Culture & Criticism From the Far Distant Realms
Assimilate serves as the first analysis of industrial music as a genre, delineating the history of this often over-looked segment of our musical fabric in a clear and insightful treatise that is destined to become the definitive reference on the subject.
Here, Alexander Reed (Assistant Professor of Music Theory at the University of Florida) explores the movement by examining its most important bands ( Skinny Puppy; VNV Nation; Throbbing Gristle; Nine Inch Nails). Erudite discussion of the music and performers together with artist-interviews shed light on voices both known and unknown.
Although industrial music is a relatively new phenomenon (its formation grounded in the 1970s), its foundation actually goes back a century – its influences spanning multiple genres and eras. In sum, what’s best about Assimilate is found in its ability to trace the origins of industrial music to a time before technology, dissecting the movement by putting its collective attitude under the microscope.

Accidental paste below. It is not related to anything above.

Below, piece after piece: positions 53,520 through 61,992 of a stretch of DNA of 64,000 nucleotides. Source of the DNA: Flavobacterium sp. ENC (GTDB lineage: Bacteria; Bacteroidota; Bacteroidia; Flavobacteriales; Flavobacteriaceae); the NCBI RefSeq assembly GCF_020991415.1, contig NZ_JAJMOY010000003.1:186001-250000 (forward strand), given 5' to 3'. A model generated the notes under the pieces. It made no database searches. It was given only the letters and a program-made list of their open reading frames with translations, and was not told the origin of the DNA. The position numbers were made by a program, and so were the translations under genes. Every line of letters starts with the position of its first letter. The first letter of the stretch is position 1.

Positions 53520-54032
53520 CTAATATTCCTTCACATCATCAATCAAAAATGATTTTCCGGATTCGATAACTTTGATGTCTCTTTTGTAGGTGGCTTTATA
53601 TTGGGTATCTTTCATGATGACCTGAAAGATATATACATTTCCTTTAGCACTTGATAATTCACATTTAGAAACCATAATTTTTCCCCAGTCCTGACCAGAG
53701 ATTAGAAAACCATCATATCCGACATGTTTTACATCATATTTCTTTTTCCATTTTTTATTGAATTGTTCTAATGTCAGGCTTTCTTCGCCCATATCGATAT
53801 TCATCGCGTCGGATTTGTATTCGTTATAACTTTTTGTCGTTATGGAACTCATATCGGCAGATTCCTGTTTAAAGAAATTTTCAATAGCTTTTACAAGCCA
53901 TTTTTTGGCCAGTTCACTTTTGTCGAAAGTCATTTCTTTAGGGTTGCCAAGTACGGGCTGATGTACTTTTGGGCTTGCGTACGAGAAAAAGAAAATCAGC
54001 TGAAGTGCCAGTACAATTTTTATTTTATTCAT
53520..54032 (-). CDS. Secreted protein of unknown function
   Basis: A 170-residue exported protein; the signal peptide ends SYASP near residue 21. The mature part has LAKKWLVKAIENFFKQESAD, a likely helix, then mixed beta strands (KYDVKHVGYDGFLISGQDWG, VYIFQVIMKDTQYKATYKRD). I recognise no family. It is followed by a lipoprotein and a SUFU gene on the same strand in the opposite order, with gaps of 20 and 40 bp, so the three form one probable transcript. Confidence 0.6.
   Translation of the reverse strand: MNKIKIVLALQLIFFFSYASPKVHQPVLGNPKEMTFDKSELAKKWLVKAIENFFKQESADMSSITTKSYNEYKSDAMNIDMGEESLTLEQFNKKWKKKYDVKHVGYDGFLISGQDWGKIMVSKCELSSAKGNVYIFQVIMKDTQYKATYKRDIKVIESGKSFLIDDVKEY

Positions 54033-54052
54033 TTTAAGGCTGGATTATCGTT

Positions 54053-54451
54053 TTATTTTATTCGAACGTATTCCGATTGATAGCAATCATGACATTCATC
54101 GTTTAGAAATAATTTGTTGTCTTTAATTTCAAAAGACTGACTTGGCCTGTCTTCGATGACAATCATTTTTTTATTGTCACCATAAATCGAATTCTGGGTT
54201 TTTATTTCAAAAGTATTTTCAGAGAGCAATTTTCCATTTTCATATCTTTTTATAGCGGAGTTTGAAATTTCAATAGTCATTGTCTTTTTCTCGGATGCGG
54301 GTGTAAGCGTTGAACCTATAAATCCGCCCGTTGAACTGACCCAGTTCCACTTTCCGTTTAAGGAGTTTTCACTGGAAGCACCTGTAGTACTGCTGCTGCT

In essence, industrial music is an extension of the Beat Movement of the 1950s, and Reed’s summary carefully shows that this ‘genre’ is about more than musical stylings. Instead, industrial music is an all-out-assault on social constraints that seek to use government, religion and concepts of morality to control the way the citizenry moves. Much like rock, folk music and jazz, the industrial texture of the music is but a vehicle for the message the players and audience are sending out – this tangible statement about themselves and their place in the larger mosaic of the world.
Well-written and impeccably researched, Assimilate is worth a look – not only by music fans looking to learn about this industrial wall of sound, but also by scholars of pop culture wondering why ‘the kids feel the way they do.’